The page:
19 Upcoming Events
United Kingdom19 Events
- Apr 10Apr10Find ticketsUntil Apr 11O2 Academy Sheffield - SheffieldHRH Blues VI - Weekend Tickets
- Feb 03 2022Feb032022Thu 19:30Portsmouth New Theatre Royal - PortsmouthWilko Johnson + Special Guest John OtwayFind ticketsPortsmouth New Theatre Royal - PortsmouthWilko Johnson + Special Guest John OtwayFeb 03 202219:30Find tickets
- Feb 04 2022Feb042022Find ticketsFri 19:30Wyvern Theatre - SwindonWilko Johnson + Special Guest John Otway
- Feb 05 2022Feb052022Find ticketsSat 19:30The Cresset - PeterboroughWilko Johnson
- Feb 10 2022Feb102022Thu 19:30Floral Pavilion Theatre - MerseysideWilko Johnson + Special Guest John OtwayFind ticketsFloral Pavilion Theatre - MerseysideWilko Johnson + Special Guest John OtwayFeb 10 202219:30Find tickets
- Feb 11 2022Feb112022Find ticketsFri 19:00Apex - Bury St EdmundsWilko Johnson + Special Guest John Otway
- Feb 12 2022Feb122022Find ticketsSat 19:00De La Warr Pavilion - Bexhill on SeaWilko Johnson
- Feb 17 2022Feb172022Find ticketsThu 19:30Playhouse, Whitley Bay - Whitley BayWilko Johnson
- Feb 18 2022Feb182022Find ticketsFri 19:30Saint Luke's - GlasgowWilko JohnsonOn partner site
- Feb 19 2022Feb192022Find ticketsSat 19:00RNCM Theatre - ManchesterWilko Johnson + Special Guest John Otway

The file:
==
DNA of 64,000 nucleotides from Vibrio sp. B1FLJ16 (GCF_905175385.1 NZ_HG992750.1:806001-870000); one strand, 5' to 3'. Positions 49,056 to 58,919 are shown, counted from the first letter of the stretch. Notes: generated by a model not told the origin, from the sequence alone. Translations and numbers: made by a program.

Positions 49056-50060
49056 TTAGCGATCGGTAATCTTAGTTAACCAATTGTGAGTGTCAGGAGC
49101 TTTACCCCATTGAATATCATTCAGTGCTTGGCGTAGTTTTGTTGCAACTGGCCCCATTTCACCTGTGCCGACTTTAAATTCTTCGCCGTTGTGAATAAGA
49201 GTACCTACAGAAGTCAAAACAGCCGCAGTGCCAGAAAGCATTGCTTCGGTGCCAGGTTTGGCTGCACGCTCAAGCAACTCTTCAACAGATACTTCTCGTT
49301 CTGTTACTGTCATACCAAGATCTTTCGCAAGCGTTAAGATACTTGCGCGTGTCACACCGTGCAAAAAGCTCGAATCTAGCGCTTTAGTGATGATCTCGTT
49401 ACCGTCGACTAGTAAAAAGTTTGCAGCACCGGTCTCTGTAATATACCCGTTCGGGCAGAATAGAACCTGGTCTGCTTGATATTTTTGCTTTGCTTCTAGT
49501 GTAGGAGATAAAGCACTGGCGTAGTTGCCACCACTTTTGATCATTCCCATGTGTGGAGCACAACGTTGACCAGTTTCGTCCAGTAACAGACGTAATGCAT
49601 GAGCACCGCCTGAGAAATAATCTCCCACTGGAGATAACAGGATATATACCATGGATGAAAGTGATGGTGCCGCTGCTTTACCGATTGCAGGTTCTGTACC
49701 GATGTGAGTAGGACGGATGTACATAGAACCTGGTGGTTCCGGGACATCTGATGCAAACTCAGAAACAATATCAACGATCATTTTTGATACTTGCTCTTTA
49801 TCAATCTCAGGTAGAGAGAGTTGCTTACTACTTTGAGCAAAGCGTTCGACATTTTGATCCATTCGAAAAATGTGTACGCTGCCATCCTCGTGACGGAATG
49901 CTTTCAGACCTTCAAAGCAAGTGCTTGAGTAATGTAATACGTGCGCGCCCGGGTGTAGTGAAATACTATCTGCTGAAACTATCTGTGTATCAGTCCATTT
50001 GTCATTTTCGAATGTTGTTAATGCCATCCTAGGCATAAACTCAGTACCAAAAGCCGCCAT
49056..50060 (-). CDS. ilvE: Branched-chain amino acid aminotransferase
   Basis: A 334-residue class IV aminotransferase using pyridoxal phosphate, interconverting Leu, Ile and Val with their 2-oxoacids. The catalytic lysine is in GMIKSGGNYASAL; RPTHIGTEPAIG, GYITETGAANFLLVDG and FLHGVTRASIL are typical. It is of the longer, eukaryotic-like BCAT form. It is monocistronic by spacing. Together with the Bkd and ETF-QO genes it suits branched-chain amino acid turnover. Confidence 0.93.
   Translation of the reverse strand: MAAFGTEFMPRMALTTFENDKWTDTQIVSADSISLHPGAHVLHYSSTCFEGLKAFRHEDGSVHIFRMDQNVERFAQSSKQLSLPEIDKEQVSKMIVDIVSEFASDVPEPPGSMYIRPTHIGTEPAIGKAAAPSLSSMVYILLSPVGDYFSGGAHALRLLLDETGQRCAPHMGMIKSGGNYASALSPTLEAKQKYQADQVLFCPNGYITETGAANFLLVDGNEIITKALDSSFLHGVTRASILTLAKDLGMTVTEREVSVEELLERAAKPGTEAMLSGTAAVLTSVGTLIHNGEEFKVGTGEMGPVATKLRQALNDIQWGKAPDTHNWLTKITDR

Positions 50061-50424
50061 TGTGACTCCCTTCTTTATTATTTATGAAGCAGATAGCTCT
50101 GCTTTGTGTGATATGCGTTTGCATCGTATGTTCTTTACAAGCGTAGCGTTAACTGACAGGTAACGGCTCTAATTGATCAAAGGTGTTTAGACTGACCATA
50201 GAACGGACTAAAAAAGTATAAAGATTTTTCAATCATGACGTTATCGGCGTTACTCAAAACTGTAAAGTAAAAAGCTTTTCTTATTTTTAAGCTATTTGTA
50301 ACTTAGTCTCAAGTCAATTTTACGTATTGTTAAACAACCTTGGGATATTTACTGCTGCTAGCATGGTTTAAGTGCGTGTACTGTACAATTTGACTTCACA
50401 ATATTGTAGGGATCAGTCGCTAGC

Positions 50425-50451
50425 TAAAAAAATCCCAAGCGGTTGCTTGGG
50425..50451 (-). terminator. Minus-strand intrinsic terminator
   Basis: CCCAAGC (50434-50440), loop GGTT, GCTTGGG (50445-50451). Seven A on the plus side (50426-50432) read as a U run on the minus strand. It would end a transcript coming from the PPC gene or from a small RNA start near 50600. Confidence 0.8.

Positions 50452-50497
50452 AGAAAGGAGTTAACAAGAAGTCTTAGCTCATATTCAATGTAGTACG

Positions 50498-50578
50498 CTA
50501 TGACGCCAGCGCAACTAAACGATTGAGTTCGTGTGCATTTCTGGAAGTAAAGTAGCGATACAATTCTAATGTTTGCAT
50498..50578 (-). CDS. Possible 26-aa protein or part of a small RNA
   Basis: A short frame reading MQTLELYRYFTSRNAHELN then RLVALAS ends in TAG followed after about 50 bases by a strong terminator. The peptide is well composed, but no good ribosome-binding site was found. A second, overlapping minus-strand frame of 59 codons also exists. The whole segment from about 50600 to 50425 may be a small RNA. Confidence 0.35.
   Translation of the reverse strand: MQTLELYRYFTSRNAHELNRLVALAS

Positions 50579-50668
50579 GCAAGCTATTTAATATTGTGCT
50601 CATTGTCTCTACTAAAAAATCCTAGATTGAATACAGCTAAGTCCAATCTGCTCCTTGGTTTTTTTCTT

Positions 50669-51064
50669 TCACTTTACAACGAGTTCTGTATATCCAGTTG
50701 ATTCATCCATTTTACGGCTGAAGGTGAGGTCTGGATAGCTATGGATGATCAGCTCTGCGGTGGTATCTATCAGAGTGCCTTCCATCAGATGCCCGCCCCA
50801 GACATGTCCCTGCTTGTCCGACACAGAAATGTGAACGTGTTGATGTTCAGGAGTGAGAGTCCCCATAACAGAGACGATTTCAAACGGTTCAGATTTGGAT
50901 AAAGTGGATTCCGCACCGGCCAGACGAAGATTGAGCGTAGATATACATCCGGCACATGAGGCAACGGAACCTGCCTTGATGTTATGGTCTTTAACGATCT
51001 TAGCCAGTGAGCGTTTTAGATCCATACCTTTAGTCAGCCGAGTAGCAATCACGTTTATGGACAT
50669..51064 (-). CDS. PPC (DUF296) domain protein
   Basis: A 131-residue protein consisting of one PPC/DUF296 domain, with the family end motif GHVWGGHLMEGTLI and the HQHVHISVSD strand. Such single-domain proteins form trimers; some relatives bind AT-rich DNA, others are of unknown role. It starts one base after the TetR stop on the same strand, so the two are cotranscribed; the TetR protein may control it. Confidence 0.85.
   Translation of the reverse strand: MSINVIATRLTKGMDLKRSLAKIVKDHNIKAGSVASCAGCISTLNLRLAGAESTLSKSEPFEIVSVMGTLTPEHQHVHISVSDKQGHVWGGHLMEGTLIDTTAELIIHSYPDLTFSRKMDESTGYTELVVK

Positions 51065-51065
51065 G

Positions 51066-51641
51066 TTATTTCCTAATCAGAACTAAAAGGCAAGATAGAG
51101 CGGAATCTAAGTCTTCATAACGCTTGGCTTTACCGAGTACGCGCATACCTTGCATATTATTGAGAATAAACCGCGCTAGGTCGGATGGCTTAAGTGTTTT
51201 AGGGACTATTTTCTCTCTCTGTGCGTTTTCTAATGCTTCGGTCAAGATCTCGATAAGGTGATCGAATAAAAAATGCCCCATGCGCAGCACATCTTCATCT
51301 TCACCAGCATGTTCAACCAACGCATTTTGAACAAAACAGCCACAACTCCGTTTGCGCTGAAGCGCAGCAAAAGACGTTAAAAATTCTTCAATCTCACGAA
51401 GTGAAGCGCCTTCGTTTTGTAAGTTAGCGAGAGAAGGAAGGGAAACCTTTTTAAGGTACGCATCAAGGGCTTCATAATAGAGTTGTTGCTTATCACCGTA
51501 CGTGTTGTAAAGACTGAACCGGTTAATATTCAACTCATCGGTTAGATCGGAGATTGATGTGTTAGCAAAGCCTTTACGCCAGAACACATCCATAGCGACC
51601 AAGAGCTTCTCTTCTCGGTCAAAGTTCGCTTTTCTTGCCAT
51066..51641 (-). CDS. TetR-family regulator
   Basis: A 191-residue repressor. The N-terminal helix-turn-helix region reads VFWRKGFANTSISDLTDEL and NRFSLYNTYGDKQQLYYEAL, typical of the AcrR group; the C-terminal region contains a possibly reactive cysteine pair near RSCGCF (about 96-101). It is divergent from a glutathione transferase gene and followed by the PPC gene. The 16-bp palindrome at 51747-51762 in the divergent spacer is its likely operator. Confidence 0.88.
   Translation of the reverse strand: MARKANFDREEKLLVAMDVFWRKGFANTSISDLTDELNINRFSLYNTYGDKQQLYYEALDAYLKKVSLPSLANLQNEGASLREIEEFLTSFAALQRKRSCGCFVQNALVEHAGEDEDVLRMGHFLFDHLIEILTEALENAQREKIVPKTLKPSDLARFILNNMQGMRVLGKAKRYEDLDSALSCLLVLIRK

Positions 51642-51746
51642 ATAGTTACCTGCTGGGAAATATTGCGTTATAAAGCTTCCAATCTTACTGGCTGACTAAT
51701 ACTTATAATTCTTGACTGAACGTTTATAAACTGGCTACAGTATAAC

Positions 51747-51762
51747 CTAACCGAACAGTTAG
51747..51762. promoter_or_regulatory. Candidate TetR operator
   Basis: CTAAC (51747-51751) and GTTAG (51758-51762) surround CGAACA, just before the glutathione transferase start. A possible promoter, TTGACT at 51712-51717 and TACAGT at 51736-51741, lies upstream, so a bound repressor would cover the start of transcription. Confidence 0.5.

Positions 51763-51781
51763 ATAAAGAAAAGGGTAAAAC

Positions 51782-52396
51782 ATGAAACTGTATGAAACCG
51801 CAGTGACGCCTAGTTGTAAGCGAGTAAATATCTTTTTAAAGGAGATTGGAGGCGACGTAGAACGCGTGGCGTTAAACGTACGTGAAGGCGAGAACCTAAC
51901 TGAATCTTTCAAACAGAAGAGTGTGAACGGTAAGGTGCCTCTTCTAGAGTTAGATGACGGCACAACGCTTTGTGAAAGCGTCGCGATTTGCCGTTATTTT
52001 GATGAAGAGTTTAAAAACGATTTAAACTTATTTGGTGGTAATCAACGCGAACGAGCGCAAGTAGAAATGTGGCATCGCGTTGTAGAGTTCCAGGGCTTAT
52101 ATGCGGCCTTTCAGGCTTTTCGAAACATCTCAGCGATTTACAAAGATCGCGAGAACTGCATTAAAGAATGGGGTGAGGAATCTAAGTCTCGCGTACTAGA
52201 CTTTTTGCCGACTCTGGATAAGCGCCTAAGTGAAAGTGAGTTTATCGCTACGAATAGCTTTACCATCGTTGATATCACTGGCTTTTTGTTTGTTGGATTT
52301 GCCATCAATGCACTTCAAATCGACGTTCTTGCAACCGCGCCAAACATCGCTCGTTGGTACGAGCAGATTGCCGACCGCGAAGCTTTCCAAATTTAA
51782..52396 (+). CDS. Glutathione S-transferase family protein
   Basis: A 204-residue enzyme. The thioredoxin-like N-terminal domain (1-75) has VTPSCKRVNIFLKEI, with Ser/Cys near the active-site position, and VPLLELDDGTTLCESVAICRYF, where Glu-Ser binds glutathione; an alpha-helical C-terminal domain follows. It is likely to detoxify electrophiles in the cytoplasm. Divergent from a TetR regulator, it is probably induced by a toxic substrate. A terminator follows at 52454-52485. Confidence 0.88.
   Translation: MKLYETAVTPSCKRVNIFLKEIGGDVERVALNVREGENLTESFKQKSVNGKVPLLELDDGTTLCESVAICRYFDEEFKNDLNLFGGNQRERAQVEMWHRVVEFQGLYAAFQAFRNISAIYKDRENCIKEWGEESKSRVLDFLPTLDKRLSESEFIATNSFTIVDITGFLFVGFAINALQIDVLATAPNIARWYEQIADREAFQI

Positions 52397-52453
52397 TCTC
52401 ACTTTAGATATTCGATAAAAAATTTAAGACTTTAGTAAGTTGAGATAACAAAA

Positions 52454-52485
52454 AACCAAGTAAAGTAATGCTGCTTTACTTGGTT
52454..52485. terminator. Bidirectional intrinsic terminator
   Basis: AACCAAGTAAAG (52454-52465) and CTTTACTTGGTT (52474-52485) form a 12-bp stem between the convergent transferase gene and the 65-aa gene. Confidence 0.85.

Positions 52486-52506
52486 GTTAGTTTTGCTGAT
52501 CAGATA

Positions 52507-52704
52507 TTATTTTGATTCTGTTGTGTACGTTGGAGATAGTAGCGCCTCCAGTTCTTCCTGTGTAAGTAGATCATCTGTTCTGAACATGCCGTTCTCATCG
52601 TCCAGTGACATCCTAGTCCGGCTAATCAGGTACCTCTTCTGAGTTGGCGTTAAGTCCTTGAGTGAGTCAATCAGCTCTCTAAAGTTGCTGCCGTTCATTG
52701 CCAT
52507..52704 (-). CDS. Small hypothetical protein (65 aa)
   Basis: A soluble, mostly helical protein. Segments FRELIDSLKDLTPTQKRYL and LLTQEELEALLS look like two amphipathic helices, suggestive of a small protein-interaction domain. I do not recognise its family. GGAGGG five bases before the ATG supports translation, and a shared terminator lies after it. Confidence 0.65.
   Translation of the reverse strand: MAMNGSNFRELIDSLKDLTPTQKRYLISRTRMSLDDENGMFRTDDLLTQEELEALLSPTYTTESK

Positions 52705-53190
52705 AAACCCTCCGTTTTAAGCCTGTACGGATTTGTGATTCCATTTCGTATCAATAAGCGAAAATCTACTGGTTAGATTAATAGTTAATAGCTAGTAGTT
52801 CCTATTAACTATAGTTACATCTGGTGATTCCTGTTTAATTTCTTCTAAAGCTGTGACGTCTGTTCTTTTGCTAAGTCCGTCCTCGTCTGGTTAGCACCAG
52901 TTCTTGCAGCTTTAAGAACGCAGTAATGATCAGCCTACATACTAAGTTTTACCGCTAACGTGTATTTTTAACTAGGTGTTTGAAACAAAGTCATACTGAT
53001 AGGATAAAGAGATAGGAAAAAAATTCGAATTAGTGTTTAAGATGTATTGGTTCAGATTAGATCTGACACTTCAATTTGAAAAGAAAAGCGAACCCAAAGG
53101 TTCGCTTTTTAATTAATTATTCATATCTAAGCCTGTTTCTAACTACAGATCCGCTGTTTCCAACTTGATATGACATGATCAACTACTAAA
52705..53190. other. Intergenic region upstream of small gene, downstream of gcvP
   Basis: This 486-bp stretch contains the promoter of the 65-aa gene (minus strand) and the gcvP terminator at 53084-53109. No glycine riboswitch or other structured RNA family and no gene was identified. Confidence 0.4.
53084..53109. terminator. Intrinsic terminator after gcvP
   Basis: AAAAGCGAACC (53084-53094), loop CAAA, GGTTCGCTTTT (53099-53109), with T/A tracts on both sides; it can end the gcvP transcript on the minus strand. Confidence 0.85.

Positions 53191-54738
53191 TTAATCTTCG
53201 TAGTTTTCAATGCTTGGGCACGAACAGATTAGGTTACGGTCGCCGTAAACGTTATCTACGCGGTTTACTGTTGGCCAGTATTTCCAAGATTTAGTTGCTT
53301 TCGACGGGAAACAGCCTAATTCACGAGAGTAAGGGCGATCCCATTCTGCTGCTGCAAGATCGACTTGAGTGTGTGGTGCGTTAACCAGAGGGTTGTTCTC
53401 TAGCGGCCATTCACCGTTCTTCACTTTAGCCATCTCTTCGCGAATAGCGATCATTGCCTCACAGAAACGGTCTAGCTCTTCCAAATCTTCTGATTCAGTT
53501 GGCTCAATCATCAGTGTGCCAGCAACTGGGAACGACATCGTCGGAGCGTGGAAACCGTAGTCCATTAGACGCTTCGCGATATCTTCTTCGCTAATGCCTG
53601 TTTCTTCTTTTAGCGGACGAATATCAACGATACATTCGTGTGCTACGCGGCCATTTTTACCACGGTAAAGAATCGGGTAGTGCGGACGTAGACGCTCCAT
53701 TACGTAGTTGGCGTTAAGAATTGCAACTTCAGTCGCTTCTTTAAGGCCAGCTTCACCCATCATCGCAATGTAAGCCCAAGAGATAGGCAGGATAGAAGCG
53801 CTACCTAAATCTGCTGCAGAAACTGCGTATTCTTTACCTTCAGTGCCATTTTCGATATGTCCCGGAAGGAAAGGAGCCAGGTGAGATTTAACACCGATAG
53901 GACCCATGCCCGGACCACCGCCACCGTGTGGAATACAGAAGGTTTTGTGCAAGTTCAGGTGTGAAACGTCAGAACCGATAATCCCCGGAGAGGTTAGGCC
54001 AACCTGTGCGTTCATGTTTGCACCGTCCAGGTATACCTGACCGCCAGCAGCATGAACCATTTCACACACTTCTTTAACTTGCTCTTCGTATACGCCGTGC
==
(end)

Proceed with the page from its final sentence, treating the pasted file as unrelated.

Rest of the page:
- Feb 24 2022Feb242022Find ticketsThu 18:45Cheltenham Town Hall - CheltenhamWilko Johnson
- Feb 25 2022Feb252022Fri 19:00Town Hall Birmingham - BirminghamWilko Johnson + Special Guest John OtwayFind ticketsTown Hall Birmingham - BirminghamWilko Johnson + Special Guest John OtwayFeb 25 202219:00Find tickets
- Feb 26 2022Feb262022Sat 19:00Albert Hall, Nottingham - NottinghamWilko Johnson + Special Guest John OtwayFind ticketsAlbert Hall, Nottingham - NottinghamWilko Johnson + Special Guest John OtwayFeb 26 202219:00Find tickets
- Apr 09 2022Apr092022Find ticketsSat 19:30Roadmender - NorthamptonWilko Johnson
- Apr 22 2022Apr222022Fri 19:30Worthing Assembly Hall - WorthingWilko Johnson + Special Guest John OtwayFind ticketsWorthing Assembly Hall - WorthingWilko Johnson + Special Guest John OtwayApr 22 202219:30Find tickets
- Apr 23 2022Apr232022Find ticketsSat 19:30Lighthouse - PooleWilko Johnson + Special Guest John Otway
- Apr 28 2022Apr282022Thu 19:00Islington Assembly Hall - LondonWilko Johnson + Special Guest John OtwayFind ticketsIslington Assembly Hall - LondonWilko Johnson + Special Guest John OtwayApr 28 202219:00Find tickets
- Apr 29 2022Apr292022Fri 19:30Shrewsbury Theatre Severn - ShrewsburyWilko Johnson + Special Guest John OtwayFind ticketsShrewsbury Theatre Severn - ShrewsburyWilko Johnson + Special Guest John OtwayApr 29 202219:30Find tickets
- Apr 30 2022Apr302022Find ticketsSat 19:00Wycombe Swan Theatre - High WycombeWilko Johnson
About Wilko Johnson
The former Dr Feelgood guitarist & Blockhead Wilko Johnson has recently been in the news for lots of non-music reasons. "I'm supposed to be dead now." So said Wilko in a recent interview, having been diagnosed in late 2012 with terminal pancreatic cancer. But despite the doctors' worst predictions he continued to perform and present himself with vigour and a new zest for life.
The man from Canvey Island, who studied English at Newcastle University before doing a bit of travelling, could have been a retired teacher by now, sucking on a pipe and whittling away at his pension. But no, Wilko was lured into music by the dark magic spun by his first Telecaster, bought from a music store in Southend, Essex, soon after becoming the strutting, grimacing, six-string rhythmic powerhouse behind Lee Brilleaux in Dr Feelgood.